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Tinder owner scraps safety tool against sex offenders | #childpredator | #kidsaftey | #childsaftey


Match Group, the corporate parent of Tinder, Match.com, Hinge and Plenty of Fish, is halting the safety measures it implemented after reports revealed that sex offenders used the apps to find their victims.

Two years ago, Match Group tapped digital-safety platform Garbo to conduct background checks for users on its dating apps through a consumer-facing business tool that let users run a limited number of free screenings on a potential suitor using just their last name and phone number.

Garbo’s tool then generated a report allowing users to see public reports about violence, past arrests, convictions and restraining orders.

However, Match Group is ditching its partnership with the company, Garbo announced in a press release on Thursday.

Its unclear what went wrong between the two companies, though the release said that Garbo “will work on future projects in stronger alignment with its mission, vision and values.”

Garbo CEO Kathryn Kosmides also shared a blog post on Thursday titled “Evolving with Purpose: Our Next Phase at Garbo” that appeared to place blame on Match Group for the partnership falling apart.

Match Group, the corporate parent of Tinder, Match.com, Hinge and Plenty of Fish, has ended its partnership with Garbo, the company that allowed Match’s dating app users to conduct background checks.
Shutterstock / New Africa

“Over the last few years, we have faced a lack of support and real initiative from online platforms, continuous harassment and threats by bad actors on these platforms and the prolific issues across the justice systems including access to proper local, state and federal government records,” Kosmides penned.

The Garbo chief also nodded to the turmoil between the two companies in an interview with The Wall Street Journal, saying: “Most tech companies just see trust and safety as good PR.”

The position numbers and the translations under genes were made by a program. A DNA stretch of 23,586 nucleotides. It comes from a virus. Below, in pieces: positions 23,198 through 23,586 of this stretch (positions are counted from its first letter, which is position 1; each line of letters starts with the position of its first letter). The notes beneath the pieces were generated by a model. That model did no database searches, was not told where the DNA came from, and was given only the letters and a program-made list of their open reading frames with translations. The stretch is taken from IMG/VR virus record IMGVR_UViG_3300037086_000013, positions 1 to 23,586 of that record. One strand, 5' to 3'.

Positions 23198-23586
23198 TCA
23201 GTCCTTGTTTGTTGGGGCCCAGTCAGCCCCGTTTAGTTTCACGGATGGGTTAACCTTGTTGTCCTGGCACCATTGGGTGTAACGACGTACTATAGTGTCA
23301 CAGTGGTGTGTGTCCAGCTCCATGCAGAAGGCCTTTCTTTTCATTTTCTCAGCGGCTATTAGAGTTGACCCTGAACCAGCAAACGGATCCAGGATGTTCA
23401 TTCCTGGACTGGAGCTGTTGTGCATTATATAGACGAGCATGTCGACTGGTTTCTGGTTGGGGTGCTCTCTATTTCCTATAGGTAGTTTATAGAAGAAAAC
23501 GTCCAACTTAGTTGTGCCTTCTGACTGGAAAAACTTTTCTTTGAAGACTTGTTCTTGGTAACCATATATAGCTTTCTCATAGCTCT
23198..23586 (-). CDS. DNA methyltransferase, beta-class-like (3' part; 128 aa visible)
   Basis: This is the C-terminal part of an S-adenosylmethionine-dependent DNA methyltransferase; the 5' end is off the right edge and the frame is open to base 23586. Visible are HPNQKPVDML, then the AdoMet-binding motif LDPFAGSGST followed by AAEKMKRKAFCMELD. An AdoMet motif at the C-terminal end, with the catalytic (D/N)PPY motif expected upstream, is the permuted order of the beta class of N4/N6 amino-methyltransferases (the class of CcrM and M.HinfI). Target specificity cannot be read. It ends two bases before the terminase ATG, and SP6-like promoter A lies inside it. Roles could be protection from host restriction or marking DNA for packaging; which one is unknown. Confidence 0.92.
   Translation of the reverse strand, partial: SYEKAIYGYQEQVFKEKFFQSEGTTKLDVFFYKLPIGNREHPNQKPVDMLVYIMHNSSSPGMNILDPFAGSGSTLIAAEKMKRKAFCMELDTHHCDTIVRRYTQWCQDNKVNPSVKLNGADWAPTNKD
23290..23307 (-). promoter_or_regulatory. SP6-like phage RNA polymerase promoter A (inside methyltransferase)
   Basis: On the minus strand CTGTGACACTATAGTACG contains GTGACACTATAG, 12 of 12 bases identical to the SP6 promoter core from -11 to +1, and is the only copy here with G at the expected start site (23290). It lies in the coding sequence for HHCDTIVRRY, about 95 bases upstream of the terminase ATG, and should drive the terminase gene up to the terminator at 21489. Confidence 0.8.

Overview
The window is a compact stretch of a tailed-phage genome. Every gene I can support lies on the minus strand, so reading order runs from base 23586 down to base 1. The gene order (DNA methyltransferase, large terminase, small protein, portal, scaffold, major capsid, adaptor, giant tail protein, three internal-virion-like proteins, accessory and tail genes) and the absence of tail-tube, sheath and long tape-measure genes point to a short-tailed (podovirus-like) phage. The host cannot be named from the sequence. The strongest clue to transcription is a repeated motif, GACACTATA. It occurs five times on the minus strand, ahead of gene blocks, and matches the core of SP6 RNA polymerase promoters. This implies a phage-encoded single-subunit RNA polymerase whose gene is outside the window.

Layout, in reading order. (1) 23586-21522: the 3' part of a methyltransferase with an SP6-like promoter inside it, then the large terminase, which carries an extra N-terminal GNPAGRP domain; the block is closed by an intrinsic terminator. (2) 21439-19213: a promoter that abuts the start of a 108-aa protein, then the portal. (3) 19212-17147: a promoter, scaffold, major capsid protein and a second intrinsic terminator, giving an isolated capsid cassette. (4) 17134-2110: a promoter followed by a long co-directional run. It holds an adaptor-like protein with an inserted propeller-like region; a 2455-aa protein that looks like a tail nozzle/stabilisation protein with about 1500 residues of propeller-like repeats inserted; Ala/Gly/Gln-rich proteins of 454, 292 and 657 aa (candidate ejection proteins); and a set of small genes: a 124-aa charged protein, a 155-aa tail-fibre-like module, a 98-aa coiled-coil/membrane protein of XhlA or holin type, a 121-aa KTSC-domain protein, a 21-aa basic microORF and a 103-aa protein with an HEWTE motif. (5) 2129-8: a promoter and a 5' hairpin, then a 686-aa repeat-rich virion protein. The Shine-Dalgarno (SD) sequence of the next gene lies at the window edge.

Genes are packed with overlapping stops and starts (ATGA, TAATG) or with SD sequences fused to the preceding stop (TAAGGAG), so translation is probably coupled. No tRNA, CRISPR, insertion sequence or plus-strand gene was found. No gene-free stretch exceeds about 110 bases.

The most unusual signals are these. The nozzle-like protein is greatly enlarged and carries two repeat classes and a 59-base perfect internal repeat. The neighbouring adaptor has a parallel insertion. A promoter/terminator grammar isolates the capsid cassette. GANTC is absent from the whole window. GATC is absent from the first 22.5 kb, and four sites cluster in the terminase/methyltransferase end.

According to Kosmides’ post, users on Match Group’s dating platforms who have claimed credits to conduct background checks will be able to use those credits through the end of the month.

As of Sept. 1, Garbo “will be shifting back to being volunteer run,” Kosmides also shared, noting that the company will “never allow profit to rule over protection.”

Since 2021, Match Group has been Garbo’s largest consumer partner. It was also the first partnership of its kind for Garbo, which operates as a 501c3 nonprofit, according to The Journal.

“While we are disappointed that we were unable to come to an agreement, we are in advanced conversations with alternate providers and will announce a new partnership soon,” a Match Group spokesperson person told the outlet.

The Post has sought comment from Garbo and Match Group.

Garbo was first rolled out on Tinder, where users who logged into the app’s safety center would be redirected to Garbo to conduct a basic background check on a stranger they swiped right on.

Garbo CEO Kathryn Kosmides appeared to blame Match Group for the ill-fated partnership in a blog post on her company’s website. Garbo will “never allow profit to rule over protection,” she wrote.

Dating platforms like those in Match Group’s portfolio — which also includes Hinge, OkCupid and Hakuna, a livestreaming platform designed to help people find community — have upped security measures since multiple reports of women reportedly being sexually assaulted by men they met through online platforms.

A study released last year by researchers from Brigham Young University in Utah then revealed an “incredibly concerning” number of predators find their victims on dating apps.

After analyzing the records of almost 2,000 sexual assault victims between 2017 and 2020, the study found that 14% of the attacks occurred after meeting on a dating app.

Garbo’s safety features were first rolled out on Tinder in 2021. Users who logged into the app’s safety center would be redirected to Garbo to conduct a background check that would show public reports about violence and past convictions.
AFP via Getty Images

Another concerning trend was that the targeted victims often have mental illnesses and the attacks were significantly more violent.

“Those with mental illnesses like depression may be more susceptible to a predator who might, for example, flatter them profusely and persuade them to meet in person,” Valentine explained in a press release. “In a dating app, people can shape themselves however they want to appeal to vulnerable victims.”

According to Valentine, college students are the age group most likely to be targeted.

At the time, in 2022, she also said safety measures on dating apps were inadequate despite Garbo and Match Group’s partnership.

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